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When I create a Web Forms project, my code behind is compiled into a DLL, which is processed by an IIS server. When I use Javascript, it's interpreted by the browser and I can find it using things like the Chrome Developer Tools or by inspecting the source.

However, when I create an ASP.NET Web Page using Razor syntax, I can't find the code anywhere. Since it doesn't need to be compiled, it's not put into a DLL and I can't locate any trace of it using Chrome's inspect tools.

So, where does Razor code go?

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2 Answers 2

up vote 7 down vote accepted

They are indeed compiled at runtime. You can find a generated code file and temporary DLLs in the same place that compiled web forms are placed:

C:\Windows\Microsoft.NET\Framework64\<version>\Temporary ASP.NET Files\<app>\

You can also can enable compilation along with the rest of the project to detect errors in your views. See: Can Razor Views Be Compiled?. This will increase the compilation time of the solution (in my experience), but it's great for detecting errors that would go unnoticed until runtime. I switch it on when needed.

The Razor parser/generator code is contained in the System.Web.Razor project/assembly (available as part of the MVC source). Since the end result is a c# class, the c# compiler presumably handles it from there as it would any other class.

The generated code for a view looks something like (excerpted from a "reset password" page in one of my projects).

namespace ASP {
    using System;
    using System.Collections.Generic;
    using System.IO;
    using System.Linq;
    using System.Net;
    using System.Web;
    using System.Web.Helpers;
    using System.Web.Security;
    using System.Web.UI;
    using System.Web.WebPages;
    using System.Web.Mvc;
    using System.Web.Mvc.Ajax;
    using System.Web.Mvc.Html;
    using System.Web.Routing;

    public class _Page_Areas_Anonymous_Views_Home_ResetPassword_cshtml : System.Web.Mvc.WebViewPage<Web.UI.Areas.Anonymous.ResetPasswordViewModel> {

#line hidden

        public _Page_Areas_Anonymous_Views_Home_ResetPassword_cshtml() {
        }

        protected ASP.global_asax ApplicationInstance {
            get {
                return ((ASP.global_asax)(Context.ApplicationInstance));
            }
        }

        public override void Execute() {

    const string title = "Reset Password";
    ViewBag.Title = title;


BeginContext("~/Areas/Anonymous/Views/Home/ResetPassword.cshtml", 302, 63, true);

WriteLiteral("</h1>\r\n            </div>\r\n        </div>\r\n    </div>\r\n    <div");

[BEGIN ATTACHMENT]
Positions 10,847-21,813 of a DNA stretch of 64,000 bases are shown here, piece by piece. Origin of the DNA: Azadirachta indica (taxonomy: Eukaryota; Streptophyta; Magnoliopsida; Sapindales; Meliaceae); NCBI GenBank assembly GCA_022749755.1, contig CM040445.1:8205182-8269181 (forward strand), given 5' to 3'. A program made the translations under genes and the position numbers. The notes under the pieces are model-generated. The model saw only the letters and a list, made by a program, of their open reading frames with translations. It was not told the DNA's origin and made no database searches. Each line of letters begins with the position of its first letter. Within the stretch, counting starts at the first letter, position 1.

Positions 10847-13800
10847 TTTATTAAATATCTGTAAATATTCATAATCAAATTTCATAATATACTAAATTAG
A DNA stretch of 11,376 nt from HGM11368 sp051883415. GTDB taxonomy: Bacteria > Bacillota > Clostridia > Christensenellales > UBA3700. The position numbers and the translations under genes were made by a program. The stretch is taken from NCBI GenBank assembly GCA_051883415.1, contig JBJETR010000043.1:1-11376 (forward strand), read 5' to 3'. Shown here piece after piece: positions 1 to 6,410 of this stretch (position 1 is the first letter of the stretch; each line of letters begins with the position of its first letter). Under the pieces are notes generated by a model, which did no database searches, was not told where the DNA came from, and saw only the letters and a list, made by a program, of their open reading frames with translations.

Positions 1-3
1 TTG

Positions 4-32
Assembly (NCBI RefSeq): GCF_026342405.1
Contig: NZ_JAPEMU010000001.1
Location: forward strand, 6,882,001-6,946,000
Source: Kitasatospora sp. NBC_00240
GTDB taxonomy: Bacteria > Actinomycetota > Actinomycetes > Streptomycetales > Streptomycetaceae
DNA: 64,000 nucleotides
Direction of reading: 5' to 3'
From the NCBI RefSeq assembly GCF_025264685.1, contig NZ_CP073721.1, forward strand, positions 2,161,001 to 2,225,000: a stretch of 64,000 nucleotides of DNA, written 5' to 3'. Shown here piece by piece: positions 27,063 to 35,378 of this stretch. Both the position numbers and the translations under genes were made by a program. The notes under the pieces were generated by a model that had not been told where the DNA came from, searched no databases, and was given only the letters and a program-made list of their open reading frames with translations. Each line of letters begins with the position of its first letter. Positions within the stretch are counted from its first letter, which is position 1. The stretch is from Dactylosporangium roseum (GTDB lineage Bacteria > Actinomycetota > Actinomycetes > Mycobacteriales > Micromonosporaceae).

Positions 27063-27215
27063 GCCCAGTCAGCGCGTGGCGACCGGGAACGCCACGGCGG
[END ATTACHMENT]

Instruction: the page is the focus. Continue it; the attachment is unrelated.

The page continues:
EndContext("~/Areas/Anonymous/Views/Home/ResetPassword.cshtml", 302, 63, true);

BeginContext("~/Areas/Anonymous/Views/Home/ResetPassword.cshtml", 365, 12, true);

WriteLiteral(" class=\"two\"");

EndContext("~/Areas/Anonymous/Views/Home/ResetPassword.cshtml", 365, 12, true);

BeginContext("~/Areas/Anonymous/Views/Home/ResetPassword.cshtml", 377, 15, true);

WriteLiteral(">\r\n        <div");

EndContext("~/Areas/Anonymous/Views/Home/ResetPassword.cshtml", 377, 15, true);

BeginContext("~/Areas/Anonymous/Views/Home/ResetPassword.cshtml", 392, 19, true);

WriteLiteral(" class=\"banner-box\"");

EndContext("~/Areas/Anonymous/Views/Home/ResetPassword.cshtml", 392, 19, true);

BeginContext("~/Areas/Anonymous/Views/Home/ResetPassword.cshtml", 411, 5, true);

WriteLiteral(">\r\n\r\n");

            #line default
            #line hidden

             using( @Html.BeginForm( "ResetPassword", "Home", FormMethod.Post, new { id = "main-form" } ) )
            {

                Write(Html.ValidationSummary());

// etc. etc. Even simple views result in a large code file
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Whether you use Razor, conventional code-behind (separate files), or .aspx with inline HTML and C#, more-or-less the same things are happening. It all gets converted into server-side code, and executed server-side, emitting HTML (and injected javascript which you never see in your source pages) at runtime. The HTML in your source pages becomes chunks of text used by the server-side code when it generates the pages to send to the client.

The server typically will compile your pages, and run the compiled code; what appears to be "interpreted" is actually compiled just-in-time on first page load and cached in memory for the benefit of subsequent page loads.

If you can find no evidence of a compiled output for a page anywhere on your site, it is probably because the page is just-in-time compiled and never actually written to a dll.

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Actually, dlls are generated as a result of the JIT compilation process. Nothing is cached in memory. –  Mike Brind Sep 29 '13 at 18:45

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